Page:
Step 3: Ensure data protection

The next step in the process of building out a cloud storage services infrastructure is data protection. "[The cloud storage infrastructure needs to have] the ability to replicate to multiple sites, so you don't have issues with the site going down and your data's not lost," said Baltazar. For many MSPs, this piece of the puzzle is built into their business model. They're already replicating data out to a co-location facility for business continuity and disaster recovery purposes. If you're not already replicating off-site, you'll need to include that in your plans.

Step 4: Determine how to handle data access

Once you've built out the storage infrastructure with commodity hardware and have processes in place to protect the data, you need to provide a way for customers to access their data at your data center. Companies such as Mezeo and Bycast have software in this space. "They provide a front end that allows you to access that back-end storage," said Baltazar. "It's making conventional storage talk like a cloud system."

While companies like Parascale and Cleversafe handle the storage infrastructure end of things, and Mezeo and Bycast handle data access, some companies take on both parts -- for instance, EMC with Atmos and Data Direct Networks with Web Object Scaler. "When you buy that type of offering, you're basically buying appliances, where you plug them in and you have a complete cloud storage infrastructure," said Baltazar. "They're doing both aspects: the protocol part and the scalable back-end part."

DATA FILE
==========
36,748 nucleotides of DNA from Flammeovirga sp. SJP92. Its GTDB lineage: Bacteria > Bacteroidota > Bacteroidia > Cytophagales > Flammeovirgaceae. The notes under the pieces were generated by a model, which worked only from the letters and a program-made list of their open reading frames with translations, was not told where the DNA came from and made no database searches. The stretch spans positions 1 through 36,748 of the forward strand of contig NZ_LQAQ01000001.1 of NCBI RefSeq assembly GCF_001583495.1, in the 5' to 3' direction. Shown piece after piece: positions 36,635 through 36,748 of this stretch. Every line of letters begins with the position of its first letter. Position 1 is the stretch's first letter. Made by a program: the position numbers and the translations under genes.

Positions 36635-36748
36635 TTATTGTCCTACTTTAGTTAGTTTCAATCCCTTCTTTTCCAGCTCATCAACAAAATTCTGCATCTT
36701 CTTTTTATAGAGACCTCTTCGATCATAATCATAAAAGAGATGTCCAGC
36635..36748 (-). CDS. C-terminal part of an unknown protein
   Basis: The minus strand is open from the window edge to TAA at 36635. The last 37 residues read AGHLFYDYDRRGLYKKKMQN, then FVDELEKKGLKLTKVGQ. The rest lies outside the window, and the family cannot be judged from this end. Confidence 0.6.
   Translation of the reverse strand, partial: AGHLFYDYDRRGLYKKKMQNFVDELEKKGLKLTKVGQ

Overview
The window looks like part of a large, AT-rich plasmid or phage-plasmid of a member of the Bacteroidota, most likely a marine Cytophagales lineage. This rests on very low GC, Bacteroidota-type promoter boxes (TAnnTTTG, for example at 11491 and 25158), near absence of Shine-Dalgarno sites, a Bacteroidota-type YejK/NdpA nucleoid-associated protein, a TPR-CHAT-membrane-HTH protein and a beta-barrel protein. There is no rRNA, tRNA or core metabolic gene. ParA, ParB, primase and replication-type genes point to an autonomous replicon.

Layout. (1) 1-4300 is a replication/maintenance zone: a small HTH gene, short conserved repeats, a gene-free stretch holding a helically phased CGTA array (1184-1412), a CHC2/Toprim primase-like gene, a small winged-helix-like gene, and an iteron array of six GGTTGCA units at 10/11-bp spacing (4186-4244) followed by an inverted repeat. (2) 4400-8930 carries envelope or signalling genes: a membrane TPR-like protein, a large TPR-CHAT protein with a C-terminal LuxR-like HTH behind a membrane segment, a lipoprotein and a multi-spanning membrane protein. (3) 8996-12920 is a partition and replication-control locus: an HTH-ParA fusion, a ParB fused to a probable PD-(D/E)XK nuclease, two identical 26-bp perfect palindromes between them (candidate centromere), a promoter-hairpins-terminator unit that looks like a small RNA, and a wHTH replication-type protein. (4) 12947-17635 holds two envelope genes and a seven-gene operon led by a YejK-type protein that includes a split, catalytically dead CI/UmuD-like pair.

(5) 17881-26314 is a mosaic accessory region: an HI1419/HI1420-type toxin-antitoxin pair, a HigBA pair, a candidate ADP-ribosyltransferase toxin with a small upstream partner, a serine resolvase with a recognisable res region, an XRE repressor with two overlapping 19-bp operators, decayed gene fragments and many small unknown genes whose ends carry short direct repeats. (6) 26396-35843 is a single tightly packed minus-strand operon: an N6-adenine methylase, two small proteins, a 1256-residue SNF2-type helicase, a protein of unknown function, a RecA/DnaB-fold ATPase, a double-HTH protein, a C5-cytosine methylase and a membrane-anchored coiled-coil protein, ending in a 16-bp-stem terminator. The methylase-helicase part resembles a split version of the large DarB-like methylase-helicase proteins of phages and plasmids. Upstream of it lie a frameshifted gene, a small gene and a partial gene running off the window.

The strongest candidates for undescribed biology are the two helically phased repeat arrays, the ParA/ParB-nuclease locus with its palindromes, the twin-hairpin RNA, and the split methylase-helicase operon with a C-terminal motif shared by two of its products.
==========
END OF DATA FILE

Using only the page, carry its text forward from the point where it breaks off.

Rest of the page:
Baltazar noted that the basic architecture for cloud storage services isn't static. "Cleversafe added an API, so they're moving more toward Data Direct and EMC Atmos," he said. And ESG analyst Terri McClure said that the product classifications aren't cut-and-dried. For instance, she said that she sees Bycast as a competitor to EMC Atmos and Data Direct Networks more than being relegated to the data access layer of a cloud storage platform.

Step 5: Consider marketing

The last basic step to offering cloud storage services relates to marketing: You'll need to determine your go-to-market strategy. BC Networks' Harrington has some advice: Stay away from the "cloud" moniker. "The enterprise has not entirely bought into the cloud. When we go to our customers, they ask us, 'Can you back up our stuff?' They're not even thinking about cloud. And so Virtual Vault is presented as not a cloud offering at all [but] as a backup solution or a DR solution," he said. Harrington said that when customers want information about the infrastructure under Virtual Vault, the discussion turns to BC Networks' data center, which is housed in Savvis facilities. "In our marketing material, we're showing that we're multisited and that we have a scalable storage platform that's resilient [and] redundant," he said. "We don't really talk about the cloud at all. But the fact is that we are using cloud technology to get it out."

While the approach BC Networks takes with its Virtual Vault service might work with smaller customers, enterprises -- often more averse to the MSP model than small companies to begin with -- appear to still be staunchly anti-public-cloud. ESG's McClure said: "At larger companies, no way would they trust their data to the cloud. We do see enterprises running out of floor space, sprawl, power, cooling. They're starting to recognize things need to be done a little differently, and I think that's what's generating the interest in the cloud. It's a services-based model with perfect, 100% utilization rates. But they're reluctant to trust their data into the cloud. It's still pretty unproven."